Following is a summary of current health news briefs.
Dutch government moves to ban laughing gas
The Dutch government on Monday announced plans to include nitrous oxide -- better known as laughing gas -- on its "black list" of forbidden drugs, in response to a rapid increase in usage of the gas among the nation's youth. In a letter to parliament Deputy Health Minister Paul Blockhuis said "recreational use of laughing gas has become a drugs problem, and therefore the Opium Law is the right route to tackle this."
U.S. Supreme Court leaves in place Kentucky abortion restriction
The U.S. Supreme Court on Monday left in place a Kentucky restriction requiring doctors to show and describe ultrasound images to women seeking an abortion, turning away a challenge arguing that the measure violates the free speech rights of physicians. The justices declined without comment to hear an appeal by the American Civil Liberties Union (ACLU) of a lower court ruling that upheld the law after a federal judge previously had struck it down as a violation of the U.S. Constitution's First Amendment guarantee of free speech.
Air pollution tied to hospitalizations for wide range of illnesses
(Reuters Health) - Older adults who are exposed to tiny particles in air pollution for just a day or two are more likely to be hospitalized for a wide variety of common health problems, a U.S. study suggests. Researchers focused on so-called PM 2.5, a mixture of solid particles and liquid droplets smaller than 2.5 micrometers in diameter that can include dust, dirt, soot and smoke. They confirmed previously-known links between short-term exposure to PM 2.5 and an increased risk of hospitalization and death from heart and lung diseases, diabetes, and clots in the large veins of the legs. They also found new links between short-term exposure and increased hospitalizations for conditions ranging from sepsis to kidney failure.
Bluebird bio, Bristol-Myers' multiple myeloma therapy shows promise in early study
Bluebird bio Inc and Bristol-Myers Squibb Co on Monday reported encouraging initial data from an ongoing early-stage study testing their experimental therapy for multiple myeloma in patients who did not respond to prior treatments. The lowest dose of the therapy, bb21217, had a median duration of response of 11.1 months and an overall response rate of 83% in heavily pre-treated patients with at least three prior lines of therapy, according to data presented at the American Society of Hematology Conference.
Sanofi ends research in diabetes, narrows units to spur profit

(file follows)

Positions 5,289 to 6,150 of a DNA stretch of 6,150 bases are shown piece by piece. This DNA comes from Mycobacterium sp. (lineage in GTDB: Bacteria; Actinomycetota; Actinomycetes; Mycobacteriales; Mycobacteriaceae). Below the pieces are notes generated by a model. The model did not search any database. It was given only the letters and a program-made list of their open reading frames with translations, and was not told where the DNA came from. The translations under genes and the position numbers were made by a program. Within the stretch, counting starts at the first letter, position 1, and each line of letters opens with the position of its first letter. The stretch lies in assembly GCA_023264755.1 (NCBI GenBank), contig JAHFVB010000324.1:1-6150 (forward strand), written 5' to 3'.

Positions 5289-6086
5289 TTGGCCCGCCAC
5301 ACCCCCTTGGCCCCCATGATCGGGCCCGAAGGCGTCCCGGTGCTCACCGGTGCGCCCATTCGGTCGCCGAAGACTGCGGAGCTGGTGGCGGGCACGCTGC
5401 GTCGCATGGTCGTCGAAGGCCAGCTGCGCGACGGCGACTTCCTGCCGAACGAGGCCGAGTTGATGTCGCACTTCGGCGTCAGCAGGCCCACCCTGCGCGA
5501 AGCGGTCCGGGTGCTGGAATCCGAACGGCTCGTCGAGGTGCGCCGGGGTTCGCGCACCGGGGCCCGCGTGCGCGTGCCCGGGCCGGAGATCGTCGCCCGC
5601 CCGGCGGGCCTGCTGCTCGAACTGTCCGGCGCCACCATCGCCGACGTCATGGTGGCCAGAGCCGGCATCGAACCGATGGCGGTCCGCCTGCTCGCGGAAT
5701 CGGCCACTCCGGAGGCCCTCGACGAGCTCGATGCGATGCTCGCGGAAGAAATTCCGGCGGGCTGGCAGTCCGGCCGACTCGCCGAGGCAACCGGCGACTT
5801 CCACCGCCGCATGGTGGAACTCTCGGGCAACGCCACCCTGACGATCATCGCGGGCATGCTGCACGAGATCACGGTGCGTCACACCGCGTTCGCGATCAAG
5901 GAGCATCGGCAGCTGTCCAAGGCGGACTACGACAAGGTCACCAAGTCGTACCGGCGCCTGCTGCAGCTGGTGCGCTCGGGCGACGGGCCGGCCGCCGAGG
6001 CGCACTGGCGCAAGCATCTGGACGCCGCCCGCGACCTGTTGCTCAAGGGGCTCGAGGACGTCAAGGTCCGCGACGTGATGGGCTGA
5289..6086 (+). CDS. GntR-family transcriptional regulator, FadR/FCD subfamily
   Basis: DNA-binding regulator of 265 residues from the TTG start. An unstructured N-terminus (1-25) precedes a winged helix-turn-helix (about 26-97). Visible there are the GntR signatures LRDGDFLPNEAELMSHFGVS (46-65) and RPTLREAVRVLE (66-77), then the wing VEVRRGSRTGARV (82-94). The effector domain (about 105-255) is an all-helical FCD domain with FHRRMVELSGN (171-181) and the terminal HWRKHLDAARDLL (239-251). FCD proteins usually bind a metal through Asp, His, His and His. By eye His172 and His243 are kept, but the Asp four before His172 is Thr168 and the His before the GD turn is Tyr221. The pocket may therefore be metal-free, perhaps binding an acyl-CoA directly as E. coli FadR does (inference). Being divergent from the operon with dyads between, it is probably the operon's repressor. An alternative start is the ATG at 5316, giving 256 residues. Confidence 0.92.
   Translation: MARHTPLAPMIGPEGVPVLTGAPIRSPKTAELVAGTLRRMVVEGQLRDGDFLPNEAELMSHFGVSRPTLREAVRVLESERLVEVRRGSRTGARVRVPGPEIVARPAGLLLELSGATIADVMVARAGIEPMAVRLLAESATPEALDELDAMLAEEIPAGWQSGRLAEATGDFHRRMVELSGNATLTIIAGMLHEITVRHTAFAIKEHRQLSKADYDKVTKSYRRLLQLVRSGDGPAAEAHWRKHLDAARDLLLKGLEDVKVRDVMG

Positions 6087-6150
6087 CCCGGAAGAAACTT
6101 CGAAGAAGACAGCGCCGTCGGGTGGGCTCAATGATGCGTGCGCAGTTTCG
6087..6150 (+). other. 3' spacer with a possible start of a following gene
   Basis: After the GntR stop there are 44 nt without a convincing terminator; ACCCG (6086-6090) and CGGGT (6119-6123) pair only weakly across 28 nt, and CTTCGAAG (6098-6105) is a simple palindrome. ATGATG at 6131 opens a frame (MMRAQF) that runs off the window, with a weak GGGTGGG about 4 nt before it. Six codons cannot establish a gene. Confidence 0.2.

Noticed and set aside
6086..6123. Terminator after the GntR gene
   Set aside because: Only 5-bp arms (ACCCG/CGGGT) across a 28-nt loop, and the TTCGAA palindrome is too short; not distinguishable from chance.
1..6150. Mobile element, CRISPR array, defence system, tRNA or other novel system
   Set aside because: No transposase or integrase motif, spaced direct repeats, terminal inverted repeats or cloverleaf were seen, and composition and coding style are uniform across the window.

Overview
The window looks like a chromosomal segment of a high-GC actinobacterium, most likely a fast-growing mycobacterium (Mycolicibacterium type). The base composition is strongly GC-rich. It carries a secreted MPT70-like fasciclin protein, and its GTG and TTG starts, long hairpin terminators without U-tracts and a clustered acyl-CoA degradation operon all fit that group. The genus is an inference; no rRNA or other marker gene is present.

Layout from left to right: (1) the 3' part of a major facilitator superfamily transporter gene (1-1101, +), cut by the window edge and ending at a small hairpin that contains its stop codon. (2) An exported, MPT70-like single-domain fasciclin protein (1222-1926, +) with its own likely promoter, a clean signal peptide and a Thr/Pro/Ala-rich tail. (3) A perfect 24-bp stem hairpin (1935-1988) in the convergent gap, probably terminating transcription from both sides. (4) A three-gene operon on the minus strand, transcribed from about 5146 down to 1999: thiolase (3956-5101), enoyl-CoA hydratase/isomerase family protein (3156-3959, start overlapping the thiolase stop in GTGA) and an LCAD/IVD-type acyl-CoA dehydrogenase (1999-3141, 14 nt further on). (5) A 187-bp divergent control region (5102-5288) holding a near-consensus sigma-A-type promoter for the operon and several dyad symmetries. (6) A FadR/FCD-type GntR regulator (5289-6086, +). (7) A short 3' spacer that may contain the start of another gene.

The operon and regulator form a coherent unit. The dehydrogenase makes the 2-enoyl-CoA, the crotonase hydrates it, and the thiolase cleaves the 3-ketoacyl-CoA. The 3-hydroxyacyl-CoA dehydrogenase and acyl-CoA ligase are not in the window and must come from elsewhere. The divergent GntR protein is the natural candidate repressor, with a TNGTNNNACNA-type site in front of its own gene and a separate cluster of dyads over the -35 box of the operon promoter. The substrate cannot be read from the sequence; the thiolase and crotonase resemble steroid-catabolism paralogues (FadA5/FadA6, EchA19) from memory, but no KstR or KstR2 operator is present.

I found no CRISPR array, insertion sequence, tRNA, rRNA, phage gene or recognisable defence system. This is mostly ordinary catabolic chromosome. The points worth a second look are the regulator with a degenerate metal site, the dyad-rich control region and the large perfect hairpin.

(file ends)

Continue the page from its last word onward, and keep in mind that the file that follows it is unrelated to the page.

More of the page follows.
Sanofi SA said on Monday it would end its research efforts in diabetes and cardiovascular diseases as part of a revamp that will narrow the number of its business units in the hope of bolstering growth and profit. The French drugmaker, whose pipeline has disappointed investors in recent years, poached new chief executive Paul Hudson from Swiss pharma group Novartis in September to revitalize the company.
J&J CEO spurns U.S. congressional hearing on carcinogens in talc products
Johnson & Johnson Chief Executive Officer Alex Gorsky has declined to appear at a U.S. congressional hearing set for Tuesday on the safety of the company's Baby Powder and other talc-based cosmetics. In an announcement, the House of Representatives Subcommittee on Economic and Consumer Policy said that its efforts to persuade Gorsky to testify included "repeated attempts to accommodate the company" over nearly a month.
Caring alone for two small girls, Texas father grapples with loss
Zak Tiemann picked up his daughters from school early this Halloween. Zayleeana, 3, and Zoey, 5, were beaming with excitement as they donned their "Frozen" costumes and went trick-or-treating in their small hometown of Seguin, Texas. But for their 34-year old father family occasions have been bittersweet. The girls' mother, Amanda Garcia, died three years ago just days after giving birth to Zayleeana. She was 26 years old.
France to ban dozens of glyphosate weedkillers amid health risk debate
France's health and environment agency said on Monday it was banning dozens of glyphosate-based weedkillers, most of the volume of such products sold in France, ruling there was insufficient data to exclude health risks. The ANSES agency was withdrawing the marketing license for 36 products which would no longer be authorized for use after the end of next year, it said in a statement.
U.S. Supreme Court rejects Arizona opioid case against Purdue, Sackler family
The U.S. Supreme Court on Monday turned away a novel case by Arizona seeking to recover billions of dollars that the state has said that members of the Sackler family - owners of Purdue Pharma LP - funneled out of the OxyContin maker before the company filed for bankruptcy in September. The justices declined to take the rare step of allowing Arizona Attorney General Mark Brnovich to pursue a case directly with the Supreme Court on the role the drugmaker played in the U.S. opioid epidemic that has killed tens of thousands of Americans annually in recent years.
U.S. kids not getting measles shots before international travel
Even with measles outbreaks common in many parts of the world, doctors and parents are often not opting to have children vaccinated before international travel, a new study suggests. Nearly 60% of children who could have benefited from the MMR (measles, mumps and rubella) vaccination did not get it during pre-travel doctor's appointments, researchers found.